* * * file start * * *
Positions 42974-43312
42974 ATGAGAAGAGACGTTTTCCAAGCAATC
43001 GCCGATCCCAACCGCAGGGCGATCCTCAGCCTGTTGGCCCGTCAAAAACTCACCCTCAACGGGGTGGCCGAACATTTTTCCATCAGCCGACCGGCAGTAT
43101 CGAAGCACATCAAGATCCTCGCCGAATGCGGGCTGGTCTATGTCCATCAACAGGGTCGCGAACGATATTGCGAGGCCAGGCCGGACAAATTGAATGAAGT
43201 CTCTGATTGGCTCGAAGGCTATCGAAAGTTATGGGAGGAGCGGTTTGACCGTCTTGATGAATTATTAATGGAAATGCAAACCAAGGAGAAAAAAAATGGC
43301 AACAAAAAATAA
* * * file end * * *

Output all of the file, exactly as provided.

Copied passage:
Positions 42974-43312
42974 ATGAGAAGAGACGTTTTCCAAGCAATC
43001 GCCGATCCCAACCGCAGGGCGATCCTCAGCCTGTTGGCCCGTCAAAAACTCACCCTCAACGGGGTGGCCGAACATTTTTCCATCAGCCGACCGGCAGTAT
43101 CGAAGCACATCAAGATCCTCGCCGAATGCGGGCTGGTCTATGTCCATCAACAGGGTCGCGAACGATATTGCGAGGCCAGGCCGGACAAATTGAATGAAGT
43201 CTCTGATTGGCTCGAAGGCTATCGAAAGTTATGGGAGGAGCGGTTTGACCGTCTTGATGAATTATTAATGGAAATGCAAACCAAGGAGAAAAAAAATGGC
43301 AACAAAAAATAA